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Bossa bet Decksplash's future on a successful open beta


It’s never been a better time to play video games – wherever you look, you’re spoilt for choice across almost every genre – but it’s hard to shake the feeling that it’s a dangerous time to be making them. Studio closures are announced with worrying regularity at the moment and countless talented developers struggling to break even.

Bossa Studios (of Surgeon Simulator and I Am Toast fumblecore fame) are hedging their bets, and the fate of their upcoming weird competitive multiplayer skateboarding-thing, Decksplash, hangs in the balance. If the game – seemingly Tony Hawk’s Pro Skater mashed up with Splatoon’s turf-control-through-paint element – hits 100k total players during a free trial lasting until the 10th, it launches as a paid early access game. If it falls short, they cancel it.

Our Alice said she’d rather play simply Splatoon or Tony Hawk alone after playing the trial, but I must admit being a little more charmed by the gameplay footage I’ve seen thus far, even if some of the marketing materials do grate. We do desperately need more good skateboarding games, especially after the Tony Hawk’s series crashed and burnt so spectacularly.

The addition of Splatoon-style paint mechanics is interesting – bigger combos of moves resulting in larger splashes when you finally land them on a flat surface, with the winning team being the one with the most ground painted by match’s end – but I can’t help but feel a more traditional scoring system may have been a better fit, and easier to explain in videos.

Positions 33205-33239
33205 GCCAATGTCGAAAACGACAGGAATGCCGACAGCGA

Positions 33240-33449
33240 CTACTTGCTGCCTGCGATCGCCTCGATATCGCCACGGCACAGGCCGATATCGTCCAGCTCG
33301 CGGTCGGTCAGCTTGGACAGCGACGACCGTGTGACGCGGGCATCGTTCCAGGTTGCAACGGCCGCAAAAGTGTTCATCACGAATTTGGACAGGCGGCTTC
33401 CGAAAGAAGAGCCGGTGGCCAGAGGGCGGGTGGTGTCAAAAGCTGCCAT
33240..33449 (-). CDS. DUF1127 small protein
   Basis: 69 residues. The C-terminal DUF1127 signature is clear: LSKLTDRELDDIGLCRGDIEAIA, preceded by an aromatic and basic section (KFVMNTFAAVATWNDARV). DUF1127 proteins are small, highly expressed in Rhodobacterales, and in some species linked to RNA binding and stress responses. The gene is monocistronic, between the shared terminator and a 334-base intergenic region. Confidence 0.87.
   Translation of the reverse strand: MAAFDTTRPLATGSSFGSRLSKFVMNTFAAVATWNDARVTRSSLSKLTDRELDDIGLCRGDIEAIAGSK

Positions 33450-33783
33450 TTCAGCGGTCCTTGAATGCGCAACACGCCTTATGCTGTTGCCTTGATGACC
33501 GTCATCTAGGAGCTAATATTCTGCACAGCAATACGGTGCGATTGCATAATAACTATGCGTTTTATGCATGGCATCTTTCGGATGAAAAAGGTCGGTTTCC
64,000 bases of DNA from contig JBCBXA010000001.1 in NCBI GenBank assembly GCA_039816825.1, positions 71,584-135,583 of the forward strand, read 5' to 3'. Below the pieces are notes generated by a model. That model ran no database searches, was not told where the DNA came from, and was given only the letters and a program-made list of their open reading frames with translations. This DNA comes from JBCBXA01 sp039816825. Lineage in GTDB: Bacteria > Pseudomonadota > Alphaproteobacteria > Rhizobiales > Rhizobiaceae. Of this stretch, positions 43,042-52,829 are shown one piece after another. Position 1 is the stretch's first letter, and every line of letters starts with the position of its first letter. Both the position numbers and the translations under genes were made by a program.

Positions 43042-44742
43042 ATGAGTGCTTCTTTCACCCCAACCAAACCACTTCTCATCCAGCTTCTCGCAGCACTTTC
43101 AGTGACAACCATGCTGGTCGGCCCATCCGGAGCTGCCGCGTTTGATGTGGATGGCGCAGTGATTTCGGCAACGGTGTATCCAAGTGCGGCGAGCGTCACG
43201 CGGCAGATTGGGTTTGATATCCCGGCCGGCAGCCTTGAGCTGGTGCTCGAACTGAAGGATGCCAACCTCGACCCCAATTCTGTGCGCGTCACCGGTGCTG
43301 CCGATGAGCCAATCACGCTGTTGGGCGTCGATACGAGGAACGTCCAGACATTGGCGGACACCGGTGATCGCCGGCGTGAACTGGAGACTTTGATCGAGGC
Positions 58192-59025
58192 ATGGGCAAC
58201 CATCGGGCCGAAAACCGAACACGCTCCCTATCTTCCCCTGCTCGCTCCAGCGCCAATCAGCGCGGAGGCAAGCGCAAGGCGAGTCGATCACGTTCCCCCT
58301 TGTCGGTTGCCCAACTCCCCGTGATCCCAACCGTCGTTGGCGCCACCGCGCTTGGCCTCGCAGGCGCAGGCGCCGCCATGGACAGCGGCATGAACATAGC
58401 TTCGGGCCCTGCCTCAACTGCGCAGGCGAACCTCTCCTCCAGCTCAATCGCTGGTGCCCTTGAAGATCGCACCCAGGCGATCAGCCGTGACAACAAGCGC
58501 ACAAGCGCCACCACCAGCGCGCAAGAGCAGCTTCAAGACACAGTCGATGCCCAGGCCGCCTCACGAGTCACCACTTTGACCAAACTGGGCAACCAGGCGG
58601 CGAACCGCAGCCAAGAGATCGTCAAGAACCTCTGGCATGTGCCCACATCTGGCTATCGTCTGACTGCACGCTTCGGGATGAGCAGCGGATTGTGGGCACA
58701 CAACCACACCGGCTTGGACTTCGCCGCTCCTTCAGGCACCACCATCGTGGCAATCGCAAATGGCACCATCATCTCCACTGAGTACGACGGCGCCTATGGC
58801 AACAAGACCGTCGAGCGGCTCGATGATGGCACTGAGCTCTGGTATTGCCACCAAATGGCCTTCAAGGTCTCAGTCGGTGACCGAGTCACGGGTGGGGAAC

As far as I can see, Bossa are being pragmatic here, detailing their reasoning in this video blog entry. No shortage of multiplayer games have come and gone without ever making a splash (sorry), and to invest months more development time and resources in a game already well past its planned early access date (the game was meant to be released in Spring) would likely be damaging to the studio if it can’t hold a viable player-base even when they’re giving it away for free.

There is an obvious publicity stunt angle to this whole free week/ultimatum announcement, but the underlying reasoning makes sense to me. If at the peak of their PR game they can’t even draw in a crowd players for free, then a more traditional commercial release seems highly unlikely to succeed.

While I don’t have the full figures on the total number of people to try the game so far, the concurrent players figure from Steamcharts (a reliable source for tracking active playercounts) does not paint a pretty picture. On the first day of the free event, the game peak at a mere 235 concurrent players, and on the second, only 177. Unless something changes, this week might just be the end of the game.

Decksplash is available to try free from now until November 10th. Give it a spin – it might just be your last chance.

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Dominic Tarason


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